Fall 2009

"'The Mirror of Custom': Comedy and the Arts of Living in Society"

Instructors: Kathryn Bosher (Classics), Thomas Simpson (French & Italian), William N. West (English, Classics, and Comparative Studies)

As a mode, comedy can be critical, affirmative, adaptive, or all three.  It shows both a society's limitations and how they can be negotiated and lived within; it can point out the forces and actions that fracture societies, but can also be tolerant of the ways in which societies open themselves to change.  It can suggest flexibility, practicality, acceptance, contingency, or it can police norms and reject deviations from it.  At its most narrow, comedy can be brutally exclusive, punishing and rejecting those who do not conform to a society's demands. At its most open, though, comedy promises that there is place for everyone within a society.  Comedy shows that each community discovers tensions between its desires and its rules, what it demands and expects and forbids, and that the art of living within a society is the tempering of these competing demands in ways that do not destroy either the group or those within it. Perhaps most interestingly to us, comedy as a mode supplies us with the idea that a society can be transformed for the better rather than either being simply accepted or rejected.

Winter 2010

"The Good Society and the Question of Species"

Instructors: Susan Pearson (History), Laurie Shannon (English), Mary Weismantel (Anthropology, Spanish & Portuguese)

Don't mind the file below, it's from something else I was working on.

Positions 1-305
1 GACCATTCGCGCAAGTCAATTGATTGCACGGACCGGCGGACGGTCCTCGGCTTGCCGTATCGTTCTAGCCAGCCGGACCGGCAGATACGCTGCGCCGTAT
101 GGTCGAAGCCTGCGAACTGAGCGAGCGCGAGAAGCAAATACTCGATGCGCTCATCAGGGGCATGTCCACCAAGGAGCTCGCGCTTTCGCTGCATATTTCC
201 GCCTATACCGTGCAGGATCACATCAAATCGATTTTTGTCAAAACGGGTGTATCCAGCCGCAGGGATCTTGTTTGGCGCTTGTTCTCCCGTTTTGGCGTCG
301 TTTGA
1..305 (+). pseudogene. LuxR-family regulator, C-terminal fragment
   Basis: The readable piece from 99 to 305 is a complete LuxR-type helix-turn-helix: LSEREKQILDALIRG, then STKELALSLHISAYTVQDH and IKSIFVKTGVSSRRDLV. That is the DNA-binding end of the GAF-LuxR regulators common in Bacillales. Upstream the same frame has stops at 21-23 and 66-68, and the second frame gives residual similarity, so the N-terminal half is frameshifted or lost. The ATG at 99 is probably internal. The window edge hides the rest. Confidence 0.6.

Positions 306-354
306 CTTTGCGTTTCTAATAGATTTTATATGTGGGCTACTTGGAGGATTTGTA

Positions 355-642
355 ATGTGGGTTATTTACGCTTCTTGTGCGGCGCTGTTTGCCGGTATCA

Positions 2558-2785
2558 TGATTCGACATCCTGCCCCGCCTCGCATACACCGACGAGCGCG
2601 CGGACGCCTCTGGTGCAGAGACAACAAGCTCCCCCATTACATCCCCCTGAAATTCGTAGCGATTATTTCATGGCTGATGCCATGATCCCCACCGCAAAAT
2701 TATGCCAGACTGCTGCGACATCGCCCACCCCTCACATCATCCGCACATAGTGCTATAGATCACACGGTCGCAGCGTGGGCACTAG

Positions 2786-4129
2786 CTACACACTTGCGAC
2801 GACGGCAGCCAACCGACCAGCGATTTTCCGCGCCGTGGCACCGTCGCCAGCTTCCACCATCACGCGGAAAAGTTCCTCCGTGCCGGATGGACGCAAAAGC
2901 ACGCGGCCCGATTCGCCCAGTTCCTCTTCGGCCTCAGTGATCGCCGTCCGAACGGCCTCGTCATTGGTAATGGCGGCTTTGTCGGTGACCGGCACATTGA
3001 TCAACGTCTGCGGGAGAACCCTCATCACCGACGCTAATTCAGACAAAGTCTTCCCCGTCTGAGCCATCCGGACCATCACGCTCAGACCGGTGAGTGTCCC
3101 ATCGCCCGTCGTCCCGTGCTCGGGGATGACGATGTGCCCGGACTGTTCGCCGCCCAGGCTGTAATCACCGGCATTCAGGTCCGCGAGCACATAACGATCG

A search for "the good life" -- in and through optimal forms of a "good society" -- registers as a persistent concern across time and place. Social visions range, of course, from the pragmatic to the utopian and from the progressive to the traditional. Since the classical period in the West, however, working definitions of "society" have limited the engagements we term "social" to relations between and among human beings alone. While Aristotle characterized humans as "political animals," his extremely influential remarks denying animals a socio-political life may serve as one of the most explicit examples of rejecting the possibility of social participation across species. To cite only a very recent echo of this view, philosopher Giorgio Agamben suggested that "human politics is distinguished from that of other living beings in that it is … tied to language" and based "on a community not simply of the pleasant and the painful but of the good and the evil and the just and the unjust." For the most part, however, such exclusions of non-human animals from conceptions of "society" and political life simply go without saying. But as even these exclusionary formulations show, from the very beginning there is no "human" society without first taking up the question of animals, by whom "the human" is measured and the boundaries of social membership are set.